Simon Dupree & The Big Sound
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About Simon Dupree & The Big Sound
There's a rule of human nature that applies here: just as when a letter arrives marked "important" or "urgent" and chances are good that it's anything but, any group using the adjective "big" in its name is probably not going anywhere. Such was the case of Simon Dupree & the Big Sound, who neither had a "Simon Dupree" nor a very big following for much of their existence. Not that they weren't good. But apart from Big Country and maybe the Big Bopper, not too many acts using the name "Big" have gone very far with the public.
"Simon Dupree" was vocalist Derek Shulman, one of a trio of brothers (Ray and Phil being the other two) from Portsmouth, England, who started out in music as R&B fanatics and first formed a group in 1964. Their musical interests can be glimpsed by the choices that the Shulman brothers made between 1964 and 1965 in naming their bands, which included the Howling Wolves and the Road Runners. Those names aside, their repertoire was focused a lot more on the songs of Wilson Pickett, Don Covay, and Otis Redding than on the Wolf or Bo Diddley. "Simon Dupree & the Big Sound" came about in the course of their search for a flashy name.
The name change worked locally, because the group prospered on the club scene, its earnings reaching 300 a night, split after expenses between Derek (vocals, bass, saxophone), Ray (bass, guitar, violin), and Phil (sax, trumpet) and their bandmates Tony Randell (drums) and Pete O'Flaherty (bass). Additionally, they were signed to EMI's Parlophone label, under producer Dave Paramor, and cut a pair of powerful R&B-style songs in 1966, "I See the Light" and "It Is Finished." Success on the club scene didn't necessarily result in serious record sales, however, and the group's debut, as well as its follow-up records, "Reservations" b/w "You Need a Man" and "Day Time, Night Time" b/w "I've Seen It All Before," didn't make much of an impression. Their debut album, Without Reservations, containing the first fragmentary examples of the group's original songwriting, was released in August of 1967, just in time to be overlooked as cheerfully irrelevant in the wake of Sgt. Pepper's, Magical Mystery Tour, et al.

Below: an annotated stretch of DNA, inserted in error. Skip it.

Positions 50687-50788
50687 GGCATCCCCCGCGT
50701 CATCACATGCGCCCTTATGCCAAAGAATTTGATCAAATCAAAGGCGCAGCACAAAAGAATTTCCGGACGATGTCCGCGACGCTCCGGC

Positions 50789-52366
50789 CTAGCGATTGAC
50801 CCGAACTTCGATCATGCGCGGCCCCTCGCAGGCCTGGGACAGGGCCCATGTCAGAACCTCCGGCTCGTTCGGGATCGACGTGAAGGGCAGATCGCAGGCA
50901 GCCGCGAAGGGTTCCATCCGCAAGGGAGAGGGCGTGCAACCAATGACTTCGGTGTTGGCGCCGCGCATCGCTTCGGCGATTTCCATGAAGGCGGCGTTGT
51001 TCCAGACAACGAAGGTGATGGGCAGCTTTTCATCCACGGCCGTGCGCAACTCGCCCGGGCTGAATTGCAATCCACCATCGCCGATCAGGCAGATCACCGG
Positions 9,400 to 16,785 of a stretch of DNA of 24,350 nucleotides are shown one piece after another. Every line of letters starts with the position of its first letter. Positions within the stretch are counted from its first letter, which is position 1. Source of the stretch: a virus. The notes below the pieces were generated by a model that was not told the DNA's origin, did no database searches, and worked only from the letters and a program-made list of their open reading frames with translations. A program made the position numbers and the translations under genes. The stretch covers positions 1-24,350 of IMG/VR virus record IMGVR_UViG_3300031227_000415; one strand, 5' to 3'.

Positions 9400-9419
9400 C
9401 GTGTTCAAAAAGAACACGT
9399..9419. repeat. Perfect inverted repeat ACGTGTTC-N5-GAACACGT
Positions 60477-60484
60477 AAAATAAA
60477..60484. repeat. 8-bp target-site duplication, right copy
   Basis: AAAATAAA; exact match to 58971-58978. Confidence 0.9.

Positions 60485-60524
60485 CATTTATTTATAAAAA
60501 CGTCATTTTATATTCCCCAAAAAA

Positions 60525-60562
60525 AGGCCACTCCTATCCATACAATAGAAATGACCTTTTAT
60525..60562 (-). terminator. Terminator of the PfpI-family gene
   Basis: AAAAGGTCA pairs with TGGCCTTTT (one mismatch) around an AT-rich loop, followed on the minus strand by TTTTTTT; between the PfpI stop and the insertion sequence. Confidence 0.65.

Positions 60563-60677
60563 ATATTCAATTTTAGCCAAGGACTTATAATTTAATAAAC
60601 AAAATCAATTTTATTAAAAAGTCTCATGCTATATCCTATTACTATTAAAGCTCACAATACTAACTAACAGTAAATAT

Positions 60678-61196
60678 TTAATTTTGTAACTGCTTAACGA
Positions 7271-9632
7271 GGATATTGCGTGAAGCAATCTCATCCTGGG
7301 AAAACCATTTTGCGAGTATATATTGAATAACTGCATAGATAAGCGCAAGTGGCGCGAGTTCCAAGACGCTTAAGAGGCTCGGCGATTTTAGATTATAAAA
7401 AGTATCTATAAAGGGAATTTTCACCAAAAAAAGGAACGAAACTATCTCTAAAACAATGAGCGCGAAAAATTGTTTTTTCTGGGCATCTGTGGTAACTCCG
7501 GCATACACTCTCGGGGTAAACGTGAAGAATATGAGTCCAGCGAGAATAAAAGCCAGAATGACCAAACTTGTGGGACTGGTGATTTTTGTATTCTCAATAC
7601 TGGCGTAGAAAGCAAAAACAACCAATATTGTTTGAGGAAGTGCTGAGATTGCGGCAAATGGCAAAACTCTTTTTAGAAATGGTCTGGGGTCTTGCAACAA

Then, in October of 1967, the group's management and record label decided to try moving Simon Dupree & the Big Sound in the direction of psychedelia. It's entirely possible that they were looking at the huge sales and international recognition suddenly accruing to the Moody Blues, an R&B-turned-psychedelic outfit who had gone from near-oblivion to scoring a pair of hit albums and singles with their new sound. The result was "Kites," a song recorded in the early fall of 1967 at Abbey Road. The bandmembers were unhappy with the new song and the sound they were being asked to create, but they tried to make the best of it -- they experimented with a Mellotron for the first time, and used it pretty much as impressively as the Moody Blues did. The melody was Asian-sounding, and the presence of actress Jackie Chan reciting some poetry over the music didn't detract from the single's "Eastern" sound. "Kites" wasn't R&B, but it was the right song at the right time, and it made the British Top Ten, a major commercial breakthrough for the group. Unfortunately, the band was never able to follow it up, and after several abortive attempts at another psychedelic-style single -- including the first songwriting efforts by the Shulman brothers -- Simon Dupree & the Big Sound called it quits in 1969.
By then, however, their thinking about music had changed. In 1970, the Shulmans were back at the core of a new group, having made the leap past psychedelia and far from R&B in the progressive rock group Gentle Giant. ~ Bruce Eder
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